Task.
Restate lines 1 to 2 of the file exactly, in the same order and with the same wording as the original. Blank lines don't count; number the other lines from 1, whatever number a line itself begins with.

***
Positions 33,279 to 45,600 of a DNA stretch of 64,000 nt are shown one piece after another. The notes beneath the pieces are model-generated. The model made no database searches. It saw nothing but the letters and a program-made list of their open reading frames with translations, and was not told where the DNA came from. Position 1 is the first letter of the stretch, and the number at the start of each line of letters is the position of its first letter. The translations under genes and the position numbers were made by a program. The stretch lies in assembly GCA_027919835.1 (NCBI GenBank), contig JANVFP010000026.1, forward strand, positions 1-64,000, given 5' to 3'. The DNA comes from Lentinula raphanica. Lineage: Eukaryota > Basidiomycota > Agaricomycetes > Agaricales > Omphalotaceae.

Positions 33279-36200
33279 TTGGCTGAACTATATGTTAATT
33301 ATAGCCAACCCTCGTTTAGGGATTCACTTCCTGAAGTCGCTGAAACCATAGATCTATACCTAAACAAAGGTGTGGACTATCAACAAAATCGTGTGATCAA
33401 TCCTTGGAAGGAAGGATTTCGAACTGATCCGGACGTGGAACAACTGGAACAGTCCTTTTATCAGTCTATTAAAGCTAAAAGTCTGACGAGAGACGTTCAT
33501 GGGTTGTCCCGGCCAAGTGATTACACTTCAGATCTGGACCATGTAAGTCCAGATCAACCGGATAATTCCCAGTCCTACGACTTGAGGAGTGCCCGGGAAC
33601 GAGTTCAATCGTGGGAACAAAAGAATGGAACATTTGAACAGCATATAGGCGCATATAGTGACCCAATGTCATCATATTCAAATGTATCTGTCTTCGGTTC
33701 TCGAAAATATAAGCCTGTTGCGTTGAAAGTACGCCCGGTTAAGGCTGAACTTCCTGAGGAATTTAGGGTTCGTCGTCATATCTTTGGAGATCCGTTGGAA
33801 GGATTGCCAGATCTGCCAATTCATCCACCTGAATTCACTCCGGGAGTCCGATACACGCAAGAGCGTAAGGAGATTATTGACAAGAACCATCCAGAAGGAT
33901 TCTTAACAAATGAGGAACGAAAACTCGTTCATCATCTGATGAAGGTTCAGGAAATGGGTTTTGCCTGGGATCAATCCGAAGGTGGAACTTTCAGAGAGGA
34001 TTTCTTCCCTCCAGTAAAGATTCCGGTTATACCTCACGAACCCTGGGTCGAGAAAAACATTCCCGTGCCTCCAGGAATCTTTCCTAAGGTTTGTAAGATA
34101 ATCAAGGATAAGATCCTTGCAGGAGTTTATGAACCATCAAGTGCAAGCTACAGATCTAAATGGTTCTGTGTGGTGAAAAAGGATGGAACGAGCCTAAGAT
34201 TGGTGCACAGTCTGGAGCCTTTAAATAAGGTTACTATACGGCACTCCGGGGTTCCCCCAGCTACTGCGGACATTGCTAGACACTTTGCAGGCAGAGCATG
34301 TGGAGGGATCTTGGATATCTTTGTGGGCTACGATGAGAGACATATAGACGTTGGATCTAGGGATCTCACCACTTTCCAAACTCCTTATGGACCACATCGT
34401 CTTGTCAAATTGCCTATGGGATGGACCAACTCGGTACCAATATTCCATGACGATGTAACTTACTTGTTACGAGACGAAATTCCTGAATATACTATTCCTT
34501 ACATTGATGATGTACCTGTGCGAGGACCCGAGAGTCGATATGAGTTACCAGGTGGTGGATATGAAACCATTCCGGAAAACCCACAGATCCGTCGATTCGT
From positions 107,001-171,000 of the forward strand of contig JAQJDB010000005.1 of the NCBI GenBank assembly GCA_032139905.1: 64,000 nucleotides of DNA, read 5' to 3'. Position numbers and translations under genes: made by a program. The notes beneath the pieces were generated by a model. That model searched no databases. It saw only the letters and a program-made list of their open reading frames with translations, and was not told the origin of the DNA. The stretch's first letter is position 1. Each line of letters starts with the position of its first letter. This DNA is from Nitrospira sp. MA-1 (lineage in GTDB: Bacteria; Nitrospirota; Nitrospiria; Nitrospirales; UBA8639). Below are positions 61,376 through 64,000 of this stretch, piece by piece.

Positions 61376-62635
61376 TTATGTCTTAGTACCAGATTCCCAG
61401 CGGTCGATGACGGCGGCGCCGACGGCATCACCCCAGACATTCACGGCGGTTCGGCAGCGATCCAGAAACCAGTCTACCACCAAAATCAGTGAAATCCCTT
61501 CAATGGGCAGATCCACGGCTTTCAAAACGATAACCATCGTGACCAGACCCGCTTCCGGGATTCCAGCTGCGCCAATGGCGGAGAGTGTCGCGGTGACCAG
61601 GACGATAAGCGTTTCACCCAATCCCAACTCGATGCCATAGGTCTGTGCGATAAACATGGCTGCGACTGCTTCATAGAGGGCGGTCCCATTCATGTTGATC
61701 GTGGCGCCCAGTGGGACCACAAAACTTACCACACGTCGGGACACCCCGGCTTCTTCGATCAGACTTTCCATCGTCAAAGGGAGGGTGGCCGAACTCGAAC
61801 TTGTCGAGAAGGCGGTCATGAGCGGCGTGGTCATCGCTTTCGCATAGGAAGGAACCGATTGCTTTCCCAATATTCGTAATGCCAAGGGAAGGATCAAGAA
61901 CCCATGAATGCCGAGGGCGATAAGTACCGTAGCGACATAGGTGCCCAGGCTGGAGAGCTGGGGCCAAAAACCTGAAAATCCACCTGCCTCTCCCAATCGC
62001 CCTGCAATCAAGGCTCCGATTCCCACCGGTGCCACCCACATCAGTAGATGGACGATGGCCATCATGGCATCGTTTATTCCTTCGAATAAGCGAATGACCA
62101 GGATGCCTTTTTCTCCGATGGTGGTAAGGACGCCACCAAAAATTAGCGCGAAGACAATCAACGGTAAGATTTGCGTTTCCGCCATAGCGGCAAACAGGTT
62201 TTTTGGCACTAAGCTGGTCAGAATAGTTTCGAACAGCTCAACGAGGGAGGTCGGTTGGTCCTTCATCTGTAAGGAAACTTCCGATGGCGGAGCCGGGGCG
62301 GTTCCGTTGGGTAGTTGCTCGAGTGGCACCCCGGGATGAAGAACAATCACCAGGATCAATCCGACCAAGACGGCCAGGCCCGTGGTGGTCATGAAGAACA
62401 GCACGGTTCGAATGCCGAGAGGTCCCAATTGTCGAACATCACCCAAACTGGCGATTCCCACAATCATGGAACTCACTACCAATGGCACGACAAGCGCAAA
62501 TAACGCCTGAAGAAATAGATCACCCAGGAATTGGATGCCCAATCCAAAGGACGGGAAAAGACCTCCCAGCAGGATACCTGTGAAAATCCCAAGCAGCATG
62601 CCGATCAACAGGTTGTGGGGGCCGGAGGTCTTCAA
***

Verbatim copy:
Positions 33,279 to 45,600 of a DNA stretch of 64,000 nt are shown one piece after another. The notes beneath the pieces are model-generated. The model made no database searches. It saw nothing but the letters and a program-made list of their open reading frames with translations, and was not told where the DNA came from. Position 1 is the first letter of the stretch, and the number at the start of each line of letters is the position of its first letter. The translations under genes and the position numbers were made by a program. The stretch lies in assembly GCA_027919835.1 (NCBI GenBank), contig JANVFP010000026.1, forward strand, positions 1-64,000, given 5' to 3'. The DNA comes from Lentinula raphanica. Lineage: Eukaryota > Basidiomycota > Agaricomycetes > Agaricales > Omphalotaceae.

Positions 33279-36200